We have updated the Anaconda Python environment from 2.1.0 to Anaconda 4.0.0.
The key python changes are
- python 2.7.9 -> 2.7.11
- python 3.3.4 -> 3.3.5
- ipython notebook -> jupyter notebook
The full Anaconda changelog (not fully synchronized with what ECCO has) can be found at https://docs.continuum.io/anaconda/changelog. For what it's worth, environments were created prior to the upgrade:
$ conda info --envs # conda environments: # mkl2.7 /cac/contrib/anaconda/envs/mkl2.7 mkl3.3 /cac/contrib/anaconda/envs/mkl3.3 py3_20161111 /cac/contrib/anaconda/envs/py3_20161111 python3.3 /cac/contrib/anaconda/envs/python3.3 root20161111 /cac/contrib/anaconda/envs/root20161111 root * /cac/contrib/anaconda
root20161111 are the environments prior to the upgrade. As of 2016-11-11, the following python versions are installed in there:
root20161111: Python 2.7.9 :: Anaconda 2.1.0 (64-bit)
py3_20161111: Python 3.3.5 :: Anaconda 2.1.0 (64-bit)
The mkl2.7, mkl3.3, root, and python3.3 environments have been fully upgraded.
Note: In the core environments, the MKL high-performance libraries no longer require that you obtain a personal academic license. You may have to remove older licenses. See https://docs.continuum.io/mkl-optimizations/ for more information, and let us know if you run into any issues.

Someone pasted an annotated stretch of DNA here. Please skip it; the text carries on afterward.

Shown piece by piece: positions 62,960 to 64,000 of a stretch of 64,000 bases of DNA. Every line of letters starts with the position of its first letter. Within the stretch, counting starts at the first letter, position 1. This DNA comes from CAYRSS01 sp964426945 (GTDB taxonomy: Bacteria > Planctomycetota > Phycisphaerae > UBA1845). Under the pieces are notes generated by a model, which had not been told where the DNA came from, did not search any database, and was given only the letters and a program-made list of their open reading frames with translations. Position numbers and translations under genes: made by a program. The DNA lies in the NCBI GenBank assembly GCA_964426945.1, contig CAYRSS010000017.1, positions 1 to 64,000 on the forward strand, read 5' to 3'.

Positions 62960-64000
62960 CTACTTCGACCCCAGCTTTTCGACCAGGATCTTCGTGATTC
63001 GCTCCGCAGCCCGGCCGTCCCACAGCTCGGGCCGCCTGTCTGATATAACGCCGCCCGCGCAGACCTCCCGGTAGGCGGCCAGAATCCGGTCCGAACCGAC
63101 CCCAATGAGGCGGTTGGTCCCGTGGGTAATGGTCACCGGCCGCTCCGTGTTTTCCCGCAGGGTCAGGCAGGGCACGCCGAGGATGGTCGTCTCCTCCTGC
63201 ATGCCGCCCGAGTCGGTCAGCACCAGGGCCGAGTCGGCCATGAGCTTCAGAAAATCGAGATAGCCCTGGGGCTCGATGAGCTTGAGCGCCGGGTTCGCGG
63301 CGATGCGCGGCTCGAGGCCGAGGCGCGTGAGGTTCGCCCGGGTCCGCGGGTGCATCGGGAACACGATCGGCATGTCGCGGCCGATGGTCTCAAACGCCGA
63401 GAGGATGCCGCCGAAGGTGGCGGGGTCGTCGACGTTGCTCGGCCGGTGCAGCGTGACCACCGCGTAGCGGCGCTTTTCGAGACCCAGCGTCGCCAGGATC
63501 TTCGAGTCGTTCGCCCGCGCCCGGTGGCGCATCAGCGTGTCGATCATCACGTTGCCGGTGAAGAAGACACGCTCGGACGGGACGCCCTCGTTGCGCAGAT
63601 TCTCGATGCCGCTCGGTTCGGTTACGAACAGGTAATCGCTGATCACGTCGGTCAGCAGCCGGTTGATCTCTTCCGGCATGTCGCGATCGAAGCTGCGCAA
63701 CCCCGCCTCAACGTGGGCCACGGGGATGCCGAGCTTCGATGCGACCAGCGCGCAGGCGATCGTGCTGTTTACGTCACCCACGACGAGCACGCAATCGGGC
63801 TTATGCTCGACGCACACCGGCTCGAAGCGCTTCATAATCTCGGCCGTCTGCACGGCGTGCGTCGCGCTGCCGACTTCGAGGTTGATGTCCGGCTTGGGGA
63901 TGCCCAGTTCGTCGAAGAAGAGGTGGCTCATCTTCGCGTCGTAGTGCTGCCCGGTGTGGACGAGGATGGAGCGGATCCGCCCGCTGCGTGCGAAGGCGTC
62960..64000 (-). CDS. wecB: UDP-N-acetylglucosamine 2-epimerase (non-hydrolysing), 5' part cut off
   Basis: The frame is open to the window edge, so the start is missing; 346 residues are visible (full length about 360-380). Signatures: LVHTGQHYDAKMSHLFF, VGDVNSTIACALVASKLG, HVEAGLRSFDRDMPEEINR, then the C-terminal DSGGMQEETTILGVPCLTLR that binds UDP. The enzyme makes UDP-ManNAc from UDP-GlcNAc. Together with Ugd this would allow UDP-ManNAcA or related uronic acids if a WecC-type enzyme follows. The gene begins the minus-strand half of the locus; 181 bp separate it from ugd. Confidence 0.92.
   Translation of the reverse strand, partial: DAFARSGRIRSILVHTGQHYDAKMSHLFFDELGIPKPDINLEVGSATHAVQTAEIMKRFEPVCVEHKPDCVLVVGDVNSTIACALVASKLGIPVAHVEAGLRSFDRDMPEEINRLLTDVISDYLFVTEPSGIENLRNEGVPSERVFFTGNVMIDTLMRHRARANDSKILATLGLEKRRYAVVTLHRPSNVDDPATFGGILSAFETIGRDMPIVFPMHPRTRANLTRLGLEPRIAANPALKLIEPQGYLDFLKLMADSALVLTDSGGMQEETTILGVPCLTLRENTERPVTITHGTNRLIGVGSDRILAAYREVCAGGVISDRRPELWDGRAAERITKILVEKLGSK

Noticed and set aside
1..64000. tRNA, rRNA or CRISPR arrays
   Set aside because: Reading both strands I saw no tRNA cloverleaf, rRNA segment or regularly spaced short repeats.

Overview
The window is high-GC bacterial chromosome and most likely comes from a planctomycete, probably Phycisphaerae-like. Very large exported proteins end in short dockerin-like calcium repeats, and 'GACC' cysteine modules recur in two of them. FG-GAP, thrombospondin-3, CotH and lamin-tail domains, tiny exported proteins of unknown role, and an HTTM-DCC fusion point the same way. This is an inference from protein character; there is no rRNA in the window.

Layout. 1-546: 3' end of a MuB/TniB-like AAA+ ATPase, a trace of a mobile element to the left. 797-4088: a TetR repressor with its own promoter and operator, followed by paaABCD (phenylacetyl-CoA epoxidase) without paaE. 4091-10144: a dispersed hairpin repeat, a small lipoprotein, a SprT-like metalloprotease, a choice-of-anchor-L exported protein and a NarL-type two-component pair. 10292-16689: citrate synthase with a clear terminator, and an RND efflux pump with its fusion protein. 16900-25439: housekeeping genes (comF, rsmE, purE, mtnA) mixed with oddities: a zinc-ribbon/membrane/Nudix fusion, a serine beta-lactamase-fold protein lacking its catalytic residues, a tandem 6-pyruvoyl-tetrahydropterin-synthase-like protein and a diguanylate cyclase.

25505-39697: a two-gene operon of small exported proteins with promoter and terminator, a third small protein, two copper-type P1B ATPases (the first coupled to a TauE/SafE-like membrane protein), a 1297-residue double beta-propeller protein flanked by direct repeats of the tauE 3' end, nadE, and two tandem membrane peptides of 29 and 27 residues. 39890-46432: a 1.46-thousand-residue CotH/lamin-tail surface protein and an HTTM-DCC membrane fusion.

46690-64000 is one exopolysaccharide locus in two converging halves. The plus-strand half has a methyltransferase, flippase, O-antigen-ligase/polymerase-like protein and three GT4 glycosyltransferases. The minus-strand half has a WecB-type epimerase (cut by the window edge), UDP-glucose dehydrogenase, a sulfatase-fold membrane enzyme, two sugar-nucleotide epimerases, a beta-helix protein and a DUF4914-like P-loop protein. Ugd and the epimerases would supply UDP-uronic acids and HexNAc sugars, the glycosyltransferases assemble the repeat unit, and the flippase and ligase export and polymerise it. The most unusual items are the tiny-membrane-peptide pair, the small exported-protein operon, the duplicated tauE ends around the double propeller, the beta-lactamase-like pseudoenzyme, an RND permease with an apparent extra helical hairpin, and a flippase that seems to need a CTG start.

Note: For convenience, the core 3.3 environment can be called two ways:
- by loading the appropriate module:
module load python/anaconda/3.3
- by loading the default anaconda module, and then activating the py3.3 environment:
module load python/anaconda
source activate py3.3
All other Python environments must be loaded using the second method.
Note: For replicability, you may want to always work with your own local environment. You can fix a particular environment by cloning it into your private Anaconda space (by default, this is your home directory, but it can be put into a group-readable directory as well): conda
create -n MyClone --clone=root